President Joe Biden’s new administration wasted no time taking executive actions aimed at combating climate change and protecting the environment. And Montana’s top Republican leaders have wasted no time criticizing those actions, saying they will kill jobs and make the United States more dependent on foreign oil.
U.S. Sen. Steve Daines, U.S. Rep. Matt Rosendale and Gov. Greg Gianforte each have criticized Biden’s decision to halt construction of the long-disputed Keystone XL oil pipeline, which would run through six states, including Montana, on its way from Alberta, Canada, to the Texas Gulf Coast.
Biden revoked a permit for the pipeline Wednesday in a flurry of executive actions just hours after his inauguration. Environmentalists and some Indigenous groups oppose extracting more crude oil from Alberta’s tar sands because the refining process emits more greenhouse gases than other types of oil. They also have raised concerns about leaks and spills, though pipeline proponents argue it’s a safer way to move oil than trucks and railways.
In a letter urging Biden to reconsider his decision, Gianforte called the decision “a symbolic gesture” that will have “real and devastating consequences in Montana,” including the loss of jobs and tax revenue. He noted the pipeline has received support from Montana’s congressional delegation, including Democratic Sen. Jon Tester, and former Democratic Govs. Steve Bullock and Brian Schweitzer.
“With its construction terminated, the oil will still reach markets in the U.S. and around the globe,” Gianforte wrote. “Without a pipeline, though, it will be transported more slowly by trucks and other means, endangering the environment, delaying delivery and making it more expensive for consumers who are struggling to make ends meet amid the pandemic.”
Rosendale, who began his first term in Congress this month after serving as Montana’s state auditor, wrote a similarly measured letter to the Biden administration, saying he was “dismayed” by the decision to halt construction of the pipeline and urging the president to consider.
Daines, meanwhile, has taken a more combative tone. In one of several statements emailed to reporters this week, his spokeswoman, Katie Schoettler, said Biden had declared “war on American energy and union jobs.” And on Friday, Daines appeared on Fox News to accuse Biden of putting “Saudi Arabia first” and “yielding to the far-left radical extremists.”
Daines, Rosendale and Gianforte each waited weeks to recognize Biden’s presidential victory and took steps to cast doubt on the legitimacy of the election. Daines and Rosendale then attended Biden’s inauguration, while Gianforte sent Montana National Guard troops to the event amid heightened security concerns in the wake of the Jan. 6 insurrection at the U.S. Capitol.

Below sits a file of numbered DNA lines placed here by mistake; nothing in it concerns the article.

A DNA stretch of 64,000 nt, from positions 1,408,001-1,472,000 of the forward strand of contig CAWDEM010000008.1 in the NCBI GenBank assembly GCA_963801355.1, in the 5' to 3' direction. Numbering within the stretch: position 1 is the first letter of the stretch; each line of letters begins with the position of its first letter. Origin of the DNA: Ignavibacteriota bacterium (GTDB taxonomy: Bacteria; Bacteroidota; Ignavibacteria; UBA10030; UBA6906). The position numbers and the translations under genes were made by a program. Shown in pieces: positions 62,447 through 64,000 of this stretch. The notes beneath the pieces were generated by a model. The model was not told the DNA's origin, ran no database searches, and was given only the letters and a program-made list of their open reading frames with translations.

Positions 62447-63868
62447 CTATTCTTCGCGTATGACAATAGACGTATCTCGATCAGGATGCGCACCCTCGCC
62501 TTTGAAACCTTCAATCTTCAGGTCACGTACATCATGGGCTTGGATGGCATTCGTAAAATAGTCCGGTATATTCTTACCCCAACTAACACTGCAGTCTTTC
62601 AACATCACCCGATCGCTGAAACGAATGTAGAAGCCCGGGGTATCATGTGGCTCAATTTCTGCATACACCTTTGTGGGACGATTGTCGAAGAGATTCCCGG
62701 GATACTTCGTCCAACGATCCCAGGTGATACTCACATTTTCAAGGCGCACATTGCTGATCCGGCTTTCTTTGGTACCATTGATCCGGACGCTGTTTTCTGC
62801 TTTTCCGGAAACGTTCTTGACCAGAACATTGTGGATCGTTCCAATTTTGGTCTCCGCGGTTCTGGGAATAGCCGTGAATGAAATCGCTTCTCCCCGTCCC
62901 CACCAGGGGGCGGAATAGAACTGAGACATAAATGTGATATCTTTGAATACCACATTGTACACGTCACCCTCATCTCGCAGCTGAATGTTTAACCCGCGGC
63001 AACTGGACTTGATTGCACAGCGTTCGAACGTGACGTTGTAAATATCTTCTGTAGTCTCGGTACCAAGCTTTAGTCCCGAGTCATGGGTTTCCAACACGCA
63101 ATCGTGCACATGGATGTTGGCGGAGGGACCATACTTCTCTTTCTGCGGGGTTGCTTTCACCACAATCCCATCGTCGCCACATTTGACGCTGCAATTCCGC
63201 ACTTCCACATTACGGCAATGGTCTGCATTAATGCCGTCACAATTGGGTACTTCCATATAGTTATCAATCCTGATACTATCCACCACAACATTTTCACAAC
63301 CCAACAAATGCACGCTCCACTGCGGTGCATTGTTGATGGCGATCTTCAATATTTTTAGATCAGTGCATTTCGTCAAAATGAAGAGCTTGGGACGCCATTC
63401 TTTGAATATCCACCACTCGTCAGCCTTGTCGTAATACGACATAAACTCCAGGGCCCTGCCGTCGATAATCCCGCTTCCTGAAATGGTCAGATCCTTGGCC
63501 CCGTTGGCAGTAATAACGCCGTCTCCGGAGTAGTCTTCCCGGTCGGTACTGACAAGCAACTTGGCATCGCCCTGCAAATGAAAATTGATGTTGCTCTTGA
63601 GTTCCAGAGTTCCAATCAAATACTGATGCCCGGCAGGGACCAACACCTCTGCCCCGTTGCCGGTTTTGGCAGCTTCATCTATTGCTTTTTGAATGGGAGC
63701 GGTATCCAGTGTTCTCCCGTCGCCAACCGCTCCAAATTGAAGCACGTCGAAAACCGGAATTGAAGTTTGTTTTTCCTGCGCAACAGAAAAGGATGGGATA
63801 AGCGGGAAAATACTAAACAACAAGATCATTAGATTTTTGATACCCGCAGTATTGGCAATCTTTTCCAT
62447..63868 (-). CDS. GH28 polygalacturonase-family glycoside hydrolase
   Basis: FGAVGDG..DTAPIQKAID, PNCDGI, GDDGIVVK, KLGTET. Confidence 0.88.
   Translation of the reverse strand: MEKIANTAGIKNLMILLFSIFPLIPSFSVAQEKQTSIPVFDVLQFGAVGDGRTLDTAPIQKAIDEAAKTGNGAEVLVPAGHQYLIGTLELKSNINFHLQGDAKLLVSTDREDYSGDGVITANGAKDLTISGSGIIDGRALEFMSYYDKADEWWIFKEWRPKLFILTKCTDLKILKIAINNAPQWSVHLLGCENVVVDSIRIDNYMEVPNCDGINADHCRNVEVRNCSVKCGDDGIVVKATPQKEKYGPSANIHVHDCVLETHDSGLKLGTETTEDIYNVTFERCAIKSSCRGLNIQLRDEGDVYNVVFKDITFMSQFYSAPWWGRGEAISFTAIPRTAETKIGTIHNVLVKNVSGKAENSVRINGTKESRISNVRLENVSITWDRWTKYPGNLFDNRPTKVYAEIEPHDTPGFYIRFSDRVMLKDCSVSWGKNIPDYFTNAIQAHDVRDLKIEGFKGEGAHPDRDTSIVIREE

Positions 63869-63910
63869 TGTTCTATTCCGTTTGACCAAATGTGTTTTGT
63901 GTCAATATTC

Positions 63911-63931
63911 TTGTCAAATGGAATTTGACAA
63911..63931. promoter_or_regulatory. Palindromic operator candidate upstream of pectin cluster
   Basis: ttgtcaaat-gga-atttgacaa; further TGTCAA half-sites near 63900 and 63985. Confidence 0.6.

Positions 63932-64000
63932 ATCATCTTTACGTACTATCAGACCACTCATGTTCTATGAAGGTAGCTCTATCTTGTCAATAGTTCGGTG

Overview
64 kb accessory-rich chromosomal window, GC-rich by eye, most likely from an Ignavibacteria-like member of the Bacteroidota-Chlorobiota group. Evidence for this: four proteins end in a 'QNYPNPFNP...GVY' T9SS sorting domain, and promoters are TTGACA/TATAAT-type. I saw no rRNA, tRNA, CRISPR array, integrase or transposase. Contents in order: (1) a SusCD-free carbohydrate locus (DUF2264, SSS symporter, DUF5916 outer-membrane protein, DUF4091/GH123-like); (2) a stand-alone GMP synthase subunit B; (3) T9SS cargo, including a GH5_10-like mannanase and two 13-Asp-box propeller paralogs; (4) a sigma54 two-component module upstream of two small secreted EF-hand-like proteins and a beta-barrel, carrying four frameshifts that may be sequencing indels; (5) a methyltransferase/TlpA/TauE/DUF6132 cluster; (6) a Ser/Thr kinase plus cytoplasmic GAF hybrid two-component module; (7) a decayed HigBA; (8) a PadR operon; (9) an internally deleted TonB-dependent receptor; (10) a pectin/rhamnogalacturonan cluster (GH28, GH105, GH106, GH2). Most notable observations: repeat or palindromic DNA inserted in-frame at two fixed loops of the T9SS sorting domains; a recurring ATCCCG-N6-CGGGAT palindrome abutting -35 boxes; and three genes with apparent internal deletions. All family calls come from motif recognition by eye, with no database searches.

The Montana Republicans’ vocal defense of the Keystone XL could put Tester, the state’s lone congressional Democrat, in a difficult position in the Senate, where his party now holds the narrowest possible majority. Fighting for reauthorization of the pipeline could put Tester at odds with some members of the party, for whom curbing the use of fossil fuels is a top priority.
“Sen. Tester is disappointed by this decision and is reviewing appropriate next steps,” Tester’s office said Friday in a statement to the Daily Inter Lake. “He continues to support the responsible development of the pipeline as long as it is constructed with American steel, built to the highest safety standards, respects private property rights and includes significant consultation with impacted tribes.”
DAINES ALSO blasted Biden for moving to rejoin the Paris Agreement, the international accord aimed at reducing planet-warming greenhouse gas emissions. Though the agreement is nonbinding, Daines called it “a poorly negotiated, fatally flawed treaty that represents a bad deal for American families everywhere, especially in Montana.”
Lastly, Daines took aim at Biden’s decision to suspend new oil and gas leasing and drilling permits on federal lands and waters. Schoettler, his spokeswoman, noted in an email that royalties from oil and gas drilling support the Land and Water Conservation Fund, saying “no more oil and gas” would mean “no more conservation program.”
The executive action by Biden’s acting Interior secretary, however, does not affect existing permits, and the LWCF is in no danger of running out of money. Congress last year authorized $900 million per year in LWCF spending.
“Montanans expect a fair return on our natural resources from our public lands,” Tester’s office said in a statement. “Sen. Tester will keep working to ensure that as we lease these natural resources, we’re getting that return for taxpayers without impacting any current development or jobs and ensuring that the LWCF remains fully funded. The Biden administration has made clear this review will not impact any existing natural resources work, and Sen. Tester will hold them accountable to that promise.”